The formation of a new government in Germany hit another roadblock over the weekend after Chairman of the Social Democratic Party (SPD) Martin Schulz suggested that new elections should be held "if the negotiations [between future coalition members] failed."
The crisis deepened as Germany's relationship with Turkey continued to remain a focal point of the discussion between the Christian Democratic Union (CDU/CSU), the Green Party, and the Free Democratic Party (FDP).
A number of other key questions, including environmental issues, social equality, education, internal affairs, security, economy, taxes and foreign policy have so far dogged the negotiations that will likely continue until a compromise was reached.
Meanwhile, Turkey's accession to the European Union has also been one of the major talking points.
The CSU has signaled that it will insist on suspending Turkey's full accession talks. The party Secretary General Andreas Scheuer said, "We do not want Turkey to join the EU, we want the negotiations to be stopped."
The Green Party, on the other hand, was somewhat opposed to the idea, as evident in its General Secretary Michael Kellner's recent comments when he said, "As the greens, we think that cutting the EU negotiations with Turkey will definitely be a wrong signal. But it is true that the negotiations are now frozen."
Co-Chair of the Greens, Cem Özdemir, also rejected the CSU's suggestion, saying, "There is a consensus on the strengthening of Europe, but there are still big differences between the partners in detail."
Migration was another diving issue as the CSU has set forth a condition of capping the number of migrants entering Germany each year to 200,000. Bavaria has so far borne the brunt of refugee arrivals through its southern border with Austria.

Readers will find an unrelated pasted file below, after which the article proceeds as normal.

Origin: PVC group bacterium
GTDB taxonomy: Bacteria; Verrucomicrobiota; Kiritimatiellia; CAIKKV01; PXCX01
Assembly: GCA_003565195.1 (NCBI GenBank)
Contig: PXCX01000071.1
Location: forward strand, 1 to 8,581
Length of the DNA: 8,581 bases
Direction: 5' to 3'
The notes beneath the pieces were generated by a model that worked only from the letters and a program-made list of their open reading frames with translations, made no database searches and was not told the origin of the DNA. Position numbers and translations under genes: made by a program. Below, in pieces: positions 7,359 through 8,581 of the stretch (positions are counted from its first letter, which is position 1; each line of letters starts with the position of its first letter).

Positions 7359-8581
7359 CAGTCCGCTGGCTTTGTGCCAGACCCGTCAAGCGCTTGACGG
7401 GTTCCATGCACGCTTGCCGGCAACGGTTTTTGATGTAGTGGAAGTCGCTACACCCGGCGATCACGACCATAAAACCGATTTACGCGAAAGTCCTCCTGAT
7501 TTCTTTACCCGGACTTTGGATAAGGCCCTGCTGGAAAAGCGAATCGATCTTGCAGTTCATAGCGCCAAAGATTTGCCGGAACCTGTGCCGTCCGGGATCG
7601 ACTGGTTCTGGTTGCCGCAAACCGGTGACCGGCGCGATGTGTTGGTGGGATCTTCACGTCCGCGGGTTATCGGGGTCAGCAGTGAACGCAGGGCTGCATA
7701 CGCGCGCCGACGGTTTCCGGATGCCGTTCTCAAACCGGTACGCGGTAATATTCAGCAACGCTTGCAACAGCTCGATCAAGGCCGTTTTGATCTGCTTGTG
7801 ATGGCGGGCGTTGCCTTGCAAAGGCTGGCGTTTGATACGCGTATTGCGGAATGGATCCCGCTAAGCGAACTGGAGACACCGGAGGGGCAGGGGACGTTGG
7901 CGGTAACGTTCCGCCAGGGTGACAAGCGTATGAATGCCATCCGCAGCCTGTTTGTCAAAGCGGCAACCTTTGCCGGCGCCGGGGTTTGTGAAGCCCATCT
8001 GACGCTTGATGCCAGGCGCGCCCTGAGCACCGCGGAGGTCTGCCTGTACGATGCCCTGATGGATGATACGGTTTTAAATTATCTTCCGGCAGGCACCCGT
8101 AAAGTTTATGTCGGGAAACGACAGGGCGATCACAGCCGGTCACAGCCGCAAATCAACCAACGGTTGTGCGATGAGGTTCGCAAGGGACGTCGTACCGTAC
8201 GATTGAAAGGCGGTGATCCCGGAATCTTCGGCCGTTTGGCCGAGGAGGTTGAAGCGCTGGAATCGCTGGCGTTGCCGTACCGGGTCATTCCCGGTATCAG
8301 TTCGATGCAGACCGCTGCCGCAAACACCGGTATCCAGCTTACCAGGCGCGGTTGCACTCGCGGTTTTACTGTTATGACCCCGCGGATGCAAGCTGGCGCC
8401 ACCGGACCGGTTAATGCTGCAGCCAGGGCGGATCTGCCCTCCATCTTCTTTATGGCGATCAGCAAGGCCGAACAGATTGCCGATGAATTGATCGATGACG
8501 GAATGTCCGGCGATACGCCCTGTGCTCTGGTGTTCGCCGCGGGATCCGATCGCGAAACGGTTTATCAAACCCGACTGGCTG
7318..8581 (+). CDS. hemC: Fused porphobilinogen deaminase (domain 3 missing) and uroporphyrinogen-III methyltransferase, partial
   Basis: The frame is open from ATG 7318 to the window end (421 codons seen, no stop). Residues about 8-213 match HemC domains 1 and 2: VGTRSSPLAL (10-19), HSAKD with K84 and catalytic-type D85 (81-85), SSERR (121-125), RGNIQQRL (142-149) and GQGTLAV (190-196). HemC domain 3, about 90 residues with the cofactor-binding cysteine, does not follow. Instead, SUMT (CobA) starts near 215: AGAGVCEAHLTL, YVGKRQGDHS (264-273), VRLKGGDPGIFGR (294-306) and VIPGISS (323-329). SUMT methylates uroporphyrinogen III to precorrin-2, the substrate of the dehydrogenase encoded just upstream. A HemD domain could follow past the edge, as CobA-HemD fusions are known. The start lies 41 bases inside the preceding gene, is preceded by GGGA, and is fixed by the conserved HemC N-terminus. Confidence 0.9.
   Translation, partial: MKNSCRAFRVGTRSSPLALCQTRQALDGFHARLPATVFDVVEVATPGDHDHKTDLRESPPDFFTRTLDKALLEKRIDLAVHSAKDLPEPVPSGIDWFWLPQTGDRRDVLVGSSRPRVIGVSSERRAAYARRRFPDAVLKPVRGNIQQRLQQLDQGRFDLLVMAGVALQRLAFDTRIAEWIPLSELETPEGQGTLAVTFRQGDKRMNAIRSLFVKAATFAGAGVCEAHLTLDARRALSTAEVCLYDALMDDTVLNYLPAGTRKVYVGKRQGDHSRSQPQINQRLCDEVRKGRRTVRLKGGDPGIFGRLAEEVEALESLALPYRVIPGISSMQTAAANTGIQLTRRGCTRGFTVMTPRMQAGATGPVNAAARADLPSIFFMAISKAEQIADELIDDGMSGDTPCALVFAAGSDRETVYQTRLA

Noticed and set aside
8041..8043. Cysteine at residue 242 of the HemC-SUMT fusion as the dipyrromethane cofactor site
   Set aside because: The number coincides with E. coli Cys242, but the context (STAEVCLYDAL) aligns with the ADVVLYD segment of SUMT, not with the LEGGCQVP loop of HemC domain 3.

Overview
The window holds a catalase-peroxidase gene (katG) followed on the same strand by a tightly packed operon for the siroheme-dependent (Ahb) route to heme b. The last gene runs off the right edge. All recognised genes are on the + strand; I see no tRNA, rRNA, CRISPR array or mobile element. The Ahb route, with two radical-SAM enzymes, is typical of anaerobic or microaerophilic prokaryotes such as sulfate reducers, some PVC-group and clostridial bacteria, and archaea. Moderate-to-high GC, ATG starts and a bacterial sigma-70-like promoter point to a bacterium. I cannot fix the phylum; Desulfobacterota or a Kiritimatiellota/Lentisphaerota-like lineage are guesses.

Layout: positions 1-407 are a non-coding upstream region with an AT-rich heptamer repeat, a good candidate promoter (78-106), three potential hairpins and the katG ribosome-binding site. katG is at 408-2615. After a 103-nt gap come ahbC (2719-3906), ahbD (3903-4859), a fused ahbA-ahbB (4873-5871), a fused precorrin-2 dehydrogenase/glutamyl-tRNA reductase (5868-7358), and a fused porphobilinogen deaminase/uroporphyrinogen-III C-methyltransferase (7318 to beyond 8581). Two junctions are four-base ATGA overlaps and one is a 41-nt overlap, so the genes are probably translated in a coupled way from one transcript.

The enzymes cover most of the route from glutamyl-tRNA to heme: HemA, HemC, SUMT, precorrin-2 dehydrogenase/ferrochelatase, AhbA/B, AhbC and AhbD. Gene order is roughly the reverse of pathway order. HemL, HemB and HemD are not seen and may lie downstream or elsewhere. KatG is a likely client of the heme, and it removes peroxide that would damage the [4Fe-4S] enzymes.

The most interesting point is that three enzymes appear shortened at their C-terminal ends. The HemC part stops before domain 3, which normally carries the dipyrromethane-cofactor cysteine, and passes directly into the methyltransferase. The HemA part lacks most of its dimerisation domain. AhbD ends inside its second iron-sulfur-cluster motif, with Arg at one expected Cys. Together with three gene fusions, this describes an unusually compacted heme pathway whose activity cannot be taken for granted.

German Chancellor Merkel has long rejected the CSU's signature demand of a cast-iron limit of 200,000 refugees a year.
The FDP and the Greens, on the other hand, are against such a cap, arguing that it was against the constitutional rules on asylum.
Now, Merkel is left with no choice but to find common ground with the FDP and the Greens, if she is to run the country for another four years, after SPD leader Schulz ruled out joining negotiation talks with the CDU/CSU to form another "big coalition" that was in power between 2013 and 2017.
In the Sept. 24 elections, the CDU and CSU received over 33 percent of the votes, maintaining their status as the biggest party in the parliament.
It was followed by the SDP with 20 percent, which marked the party's worst election results in the postwar era.The FDP recorded a remarkable increase in votes, racking up almost 10 percent of the votes while some 9 voters went with the Greens.